I participated twice as a student in Google Summer of Code, in 2010 and 2011, for the WordPress Foundation. For my first summer project I worked on a social learning platform called Courseware for BuddyPress social network. Two years later, together with my friend David, we launched our own startup based on my Google Summer of Code experience, The Courseware Project. Before becoming a student in the program, I had already been involved in a lot of local and global open source communities (Ubuntu, Mozilla, WordPress) and being part of Google Summer of Code was a natural outcome which greatly improved my professional abilities and relationships with people involved in these projects.
During the meetup I tried to share my experiences and answer as many questions as possible about being a Google Summer of Code student and give helpful tips on how actions to take so the organization will want you for another year as a participant or mentor once you finish your current project.
By Stas Sușcov - former Google Summer of Code student and Developer/Operations at Coursewa.re
----As a user and creator of open source technology I’m a big believer in its benefits. That’s why when I saw this year’s Google Summer of Code announcement I thought: I need to promote it to as many students as possible. My presentation was a very quick introduction to the concept of open source, the possible reasons for contributing and what steps somebody should take when starting to work on an open source project. The slides used in the presentation are available under the CC-BY-SA 3.0 license.
In my opinion the main benefits for students who contribute to an open source project through the Google Summer of Code program are:
learning how to use tools like IDEs, VCSs, issue/bug trackers, build systems, etc. - these are integral parts of a programmer’s daily life but rarely mentioned in studies at universities
learning how to work with an existing project and its infrastructure - most of the projects people end up working on already exist, but in university most of the projects students are taught about are described as being created from-scratch
learning how to communicate with others, especially remotely - as much as 80% of a programmer's job is communication and working on an open source project is a great way to practice this
having something tangible to show on one’s resume
and finally the monetary benefits are also nice
By Attila-Mihály Balázs, developer at Udacity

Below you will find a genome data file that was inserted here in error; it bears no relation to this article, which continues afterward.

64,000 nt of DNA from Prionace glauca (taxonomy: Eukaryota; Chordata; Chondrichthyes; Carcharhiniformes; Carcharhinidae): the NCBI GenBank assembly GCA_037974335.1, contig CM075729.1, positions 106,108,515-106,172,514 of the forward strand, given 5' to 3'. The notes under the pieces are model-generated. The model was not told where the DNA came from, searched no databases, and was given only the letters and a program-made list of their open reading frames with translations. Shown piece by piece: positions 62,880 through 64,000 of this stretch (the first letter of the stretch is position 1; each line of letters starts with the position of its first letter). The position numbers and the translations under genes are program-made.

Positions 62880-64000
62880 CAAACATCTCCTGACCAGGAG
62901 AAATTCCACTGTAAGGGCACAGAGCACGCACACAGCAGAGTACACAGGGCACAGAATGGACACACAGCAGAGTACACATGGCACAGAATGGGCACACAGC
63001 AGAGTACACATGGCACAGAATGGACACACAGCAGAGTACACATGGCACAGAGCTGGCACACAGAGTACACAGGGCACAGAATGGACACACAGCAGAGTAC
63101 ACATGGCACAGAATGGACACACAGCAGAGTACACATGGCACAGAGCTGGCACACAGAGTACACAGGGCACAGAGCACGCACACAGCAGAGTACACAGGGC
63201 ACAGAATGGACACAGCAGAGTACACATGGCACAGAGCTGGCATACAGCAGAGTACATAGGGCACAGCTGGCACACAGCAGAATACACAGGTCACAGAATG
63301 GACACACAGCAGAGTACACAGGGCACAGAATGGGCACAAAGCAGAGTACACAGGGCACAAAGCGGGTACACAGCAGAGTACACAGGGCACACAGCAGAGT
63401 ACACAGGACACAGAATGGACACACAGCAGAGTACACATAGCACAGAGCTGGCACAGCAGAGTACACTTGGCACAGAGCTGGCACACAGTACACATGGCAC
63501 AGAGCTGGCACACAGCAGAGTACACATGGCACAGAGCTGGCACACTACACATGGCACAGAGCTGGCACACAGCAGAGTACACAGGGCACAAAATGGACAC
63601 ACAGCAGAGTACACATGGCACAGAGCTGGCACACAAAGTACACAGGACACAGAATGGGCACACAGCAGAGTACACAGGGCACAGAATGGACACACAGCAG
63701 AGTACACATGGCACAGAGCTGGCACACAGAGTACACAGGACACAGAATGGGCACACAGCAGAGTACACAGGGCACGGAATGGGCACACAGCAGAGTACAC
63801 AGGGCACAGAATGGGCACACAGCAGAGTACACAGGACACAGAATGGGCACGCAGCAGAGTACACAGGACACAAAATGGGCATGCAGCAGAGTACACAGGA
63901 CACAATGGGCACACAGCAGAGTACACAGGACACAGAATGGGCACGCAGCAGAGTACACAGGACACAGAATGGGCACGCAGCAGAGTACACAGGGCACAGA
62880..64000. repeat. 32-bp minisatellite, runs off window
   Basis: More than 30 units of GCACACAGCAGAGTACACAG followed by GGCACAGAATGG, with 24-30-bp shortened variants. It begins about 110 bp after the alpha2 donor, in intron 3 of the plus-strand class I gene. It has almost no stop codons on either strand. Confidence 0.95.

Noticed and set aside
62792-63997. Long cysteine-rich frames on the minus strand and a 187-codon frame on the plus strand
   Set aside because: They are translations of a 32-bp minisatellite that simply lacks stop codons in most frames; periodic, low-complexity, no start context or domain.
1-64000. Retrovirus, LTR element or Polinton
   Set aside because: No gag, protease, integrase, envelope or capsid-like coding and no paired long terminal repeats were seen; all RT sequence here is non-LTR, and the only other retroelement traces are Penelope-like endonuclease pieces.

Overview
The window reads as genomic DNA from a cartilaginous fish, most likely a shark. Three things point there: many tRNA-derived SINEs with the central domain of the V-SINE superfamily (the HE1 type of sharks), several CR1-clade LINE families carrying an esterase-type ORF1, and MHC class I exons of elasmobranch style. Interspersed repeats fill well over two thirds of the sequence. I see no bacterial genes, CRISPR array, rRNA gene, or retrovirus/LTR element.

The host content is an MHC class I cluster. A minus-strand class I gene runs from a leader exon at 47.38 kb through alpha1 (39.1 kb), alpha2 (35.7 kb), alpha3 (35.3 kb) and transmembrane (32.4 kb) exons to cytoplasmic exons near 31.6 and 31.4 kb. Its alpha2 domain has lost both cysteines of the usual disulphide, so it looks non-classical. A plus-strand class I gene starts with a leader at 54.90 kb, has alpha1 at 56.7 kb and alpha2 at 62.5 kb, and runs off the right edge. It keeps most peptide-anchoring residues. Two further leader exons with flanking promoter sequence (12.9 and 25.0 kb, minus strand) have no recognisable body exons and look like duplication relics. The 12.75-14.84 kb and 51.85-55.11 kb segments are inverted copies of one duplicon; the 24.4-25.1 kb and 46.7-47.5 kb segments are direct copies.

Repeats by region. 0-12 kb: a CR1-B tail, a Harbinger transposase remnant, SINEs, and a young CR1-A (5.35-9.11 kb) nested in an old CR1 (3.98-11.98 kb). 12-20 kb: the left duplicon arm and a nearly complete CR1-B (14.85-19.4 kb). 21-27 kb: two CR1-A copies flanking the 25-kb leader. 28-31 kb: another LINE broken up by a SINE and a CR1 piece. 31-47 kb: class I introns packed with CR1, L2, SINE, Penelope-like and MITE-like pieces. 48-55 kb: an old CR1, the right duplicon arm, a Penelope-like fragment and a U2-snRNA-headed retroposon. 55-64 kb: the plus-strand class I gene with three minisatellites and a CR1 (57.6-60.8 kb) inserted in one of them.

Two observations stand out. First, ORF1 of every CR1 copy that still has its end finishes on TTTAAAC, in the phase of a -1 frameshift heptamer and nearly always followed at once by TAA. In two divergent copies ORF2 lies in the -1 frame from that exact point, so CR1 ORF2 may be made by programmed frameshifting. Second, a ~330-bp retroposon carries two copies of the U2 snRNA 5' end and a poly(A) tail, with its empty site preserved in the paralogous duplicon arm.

The Catroid Project has been lucky to be a part of Google Summer of Code for the past two years (we were just chosen for a third year). During that time we have noticed that European students are less likely to apply for the Google Summer of Code program, or at least for our project. We believe that there is a lack of information about Google Summer of Code and Free and open source software (FOSS) in general here in Europe and we feel there is great potential for FOSS projects to acquire more contributors if students only knew about initiatives like Google Summer of Code. Our goal with these meetups is to inform university students about Google Summer of Code and to spark interest in FOSS.
We held a Google Summer of Code information session at the University of Technology in Graz, Austria on the 13th of March 2013 where there were over 50 students from various information technology fields. We held a second session at the Koç University in Istanbul, Turkey on the 11th of April with 10 students in attendance.
Our information sessions are designed as a general introduction into Google Summer of Code including what the program is, who can participate, a short overview of projects that participated in previous years, how to apply, and who should apply. Next Sercan Akpolat did a presentation on the Catroid Project and Peter Grasch presented on KDE. They discussed their projects, the mentoring process and the way they go about choosing students from their many applications. We then ended with a question and answer (Q&A) session.
We had very positive feedback and realized that none of the students had ever heard of Google Summer of Code before walking into the room. During the Q&A, the students expressed their concerns about the workload necessary for Google Summer of Code. Most questions regarded the expertise and working hours required for successful participation in the program.
Based on his experience in previous Google Summer of Code years, Sercan explained that the typical workload is challenging but achievable. Regarding the expertise level required for the program, Sercan and Peter explained that intermediate knowledge is sufficient. The Google Summer of Code is designed to inspire young developers to begin participating in open source development, to learn and to broaden their minds.
By Annemarie Harzl and Sercan Akpolat, The Catroid Project